Jeanette S. Miller served as Federally Employed Women’s seventeenth National President from 1998—2000. In 1979 she became a FEW member, joining the newly formed Oak Ridge Chapter, Oak Ridge, Tennessee. She held various leadership roles on the local, regional and national levels and ultimately served as FEW National President. Additionally, she served on the planning team for numerous FEW National Training Programs and co-chaired the 2008 event in Anaheim, California. She attributed a great deal of her career success to her volunteer work for FEW. She served as a friend and mentor to many individuals in the organization.
Jeanette worked briefly for the General Services Administration (GSA) prior to her move to Department of Energy (DOE). During her tenure at DOE, she was selected for a management intern position which required attending college while raising children and working full time. She earned her degree and rose through the ranks to become a Lead Management Analyst and Auditor. Recognized by Secretary of Energy for achieving excellence in process improvement initiative, she was awarded the Malcolm Baldridge Award, which was one of the many awards she received throughout her distinguished career.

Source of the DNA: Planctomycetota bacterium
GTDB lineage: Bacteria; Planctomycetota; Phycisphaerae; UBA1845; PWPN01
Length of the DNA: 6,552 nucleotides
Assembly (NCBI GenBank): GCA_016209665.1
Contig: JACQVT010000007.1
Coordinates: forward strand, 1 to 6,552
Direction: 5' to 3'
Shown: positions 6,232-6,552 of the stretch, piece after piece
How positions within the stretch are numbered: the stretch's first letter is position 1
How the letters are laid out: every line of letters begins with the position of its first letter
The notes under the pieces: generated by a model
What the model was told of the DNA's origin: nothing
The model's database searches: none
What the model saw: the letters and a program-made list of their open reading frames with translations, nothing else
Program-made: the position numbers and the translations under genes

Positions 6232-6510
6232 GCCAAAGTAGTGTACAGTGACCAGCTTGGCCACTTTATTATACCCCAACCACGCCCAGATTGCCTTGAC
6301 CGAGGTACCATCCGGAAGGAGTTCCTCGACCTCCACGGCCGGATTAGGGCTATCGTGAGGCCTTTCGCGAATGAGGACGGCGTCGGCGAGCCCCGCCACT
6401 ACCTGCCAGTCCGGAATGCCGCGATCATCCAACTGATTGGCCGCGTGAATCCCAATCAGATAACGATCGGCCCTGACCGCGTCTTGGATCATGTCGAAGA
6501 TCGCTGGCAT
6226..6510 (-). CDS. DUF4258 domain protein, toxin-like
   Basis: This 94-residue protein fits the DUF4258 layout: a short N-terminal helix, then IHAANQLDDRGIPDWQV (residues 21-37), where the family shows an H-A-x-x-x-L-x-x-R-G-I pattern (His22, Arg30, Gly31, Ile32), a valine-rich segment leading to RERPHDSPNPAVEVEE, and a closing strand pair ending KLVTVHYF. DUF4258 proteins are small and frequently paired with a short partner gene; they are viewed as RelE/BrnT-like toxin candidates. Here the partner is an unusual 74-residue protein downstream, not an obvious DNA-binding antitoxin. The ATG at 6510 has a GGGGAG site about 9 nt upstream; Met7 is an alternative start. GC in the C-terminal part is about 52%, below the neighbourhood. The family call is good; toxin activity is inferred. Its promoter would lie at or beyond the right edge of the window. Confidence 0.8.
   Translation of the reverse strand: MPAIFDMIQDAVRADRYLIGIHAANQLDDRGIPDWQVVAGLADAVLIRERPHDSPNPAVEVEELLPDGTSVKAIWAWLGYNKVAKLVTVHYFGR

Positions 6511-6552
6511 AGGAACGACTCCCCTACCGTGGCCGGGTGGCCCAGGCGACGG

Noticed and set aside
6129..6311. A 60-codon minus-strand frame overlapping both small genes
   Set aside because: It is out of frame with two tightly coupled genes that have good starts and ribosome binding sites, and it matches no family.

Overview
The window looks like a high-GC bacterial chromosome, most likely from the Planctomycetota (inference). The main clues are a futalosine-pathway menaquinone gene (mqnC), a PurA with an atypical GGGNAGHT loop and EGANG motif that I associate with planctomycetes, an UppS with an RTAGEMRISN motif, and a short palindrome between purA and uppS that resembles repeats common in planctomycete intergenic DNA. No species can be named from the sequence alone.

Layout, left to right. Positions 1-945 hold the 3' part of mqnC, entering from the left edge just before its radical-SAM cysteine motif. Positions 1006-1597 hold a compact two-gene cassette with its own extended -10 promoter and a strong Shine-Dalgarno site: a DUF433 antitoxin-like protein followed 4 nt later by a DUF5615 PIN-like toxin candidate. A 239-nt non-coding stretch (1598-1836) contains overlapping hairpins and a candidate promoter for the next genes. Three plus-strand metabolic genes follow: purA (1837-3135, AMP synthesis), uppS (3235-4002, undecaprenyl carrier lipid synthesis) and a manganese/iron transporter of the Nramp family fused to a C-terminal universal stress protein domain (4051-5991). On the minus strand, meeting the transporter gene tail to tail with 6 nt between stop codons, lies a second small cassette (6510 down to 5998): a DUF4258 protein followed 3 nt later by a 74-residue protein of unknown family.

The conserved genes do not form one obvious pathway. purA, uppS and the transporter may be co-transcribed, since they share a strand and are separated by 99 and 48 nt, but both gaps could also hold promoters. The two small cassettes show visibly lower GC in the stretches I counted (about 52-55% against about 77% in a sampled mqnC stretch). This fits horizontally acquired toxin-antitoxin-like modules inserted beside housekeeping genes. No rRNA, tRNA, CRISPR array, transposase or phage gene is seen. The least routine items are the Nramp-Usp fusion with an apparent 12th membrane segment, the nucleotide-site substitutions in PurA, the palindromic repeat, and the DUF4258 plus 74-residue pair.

Longtime member of Calvary Baptist Church, member of Beta Sigma Phi, Federal Women’s Program Council and Diversity Council, she remained actively involved in many activities promoting equality in the workplace after her retirement from Department of Energy on December 31, 2009.
“FEW extends our deepest condolences to family and friends of Jeanette Miller. Jeanette truly modeled FEW’s commitment to the Each One Teach One philosophy. She was friendly, approachable and always had time to help a member at all levels of FEW. I remember my first encounter with her and have always looked at her as someone to provide guidance and support. My life has been enriched as have so many others she has touched. She was a true friend and leader, and she will be missed by all who knew her,” FEW’s National President Sue Webster stated.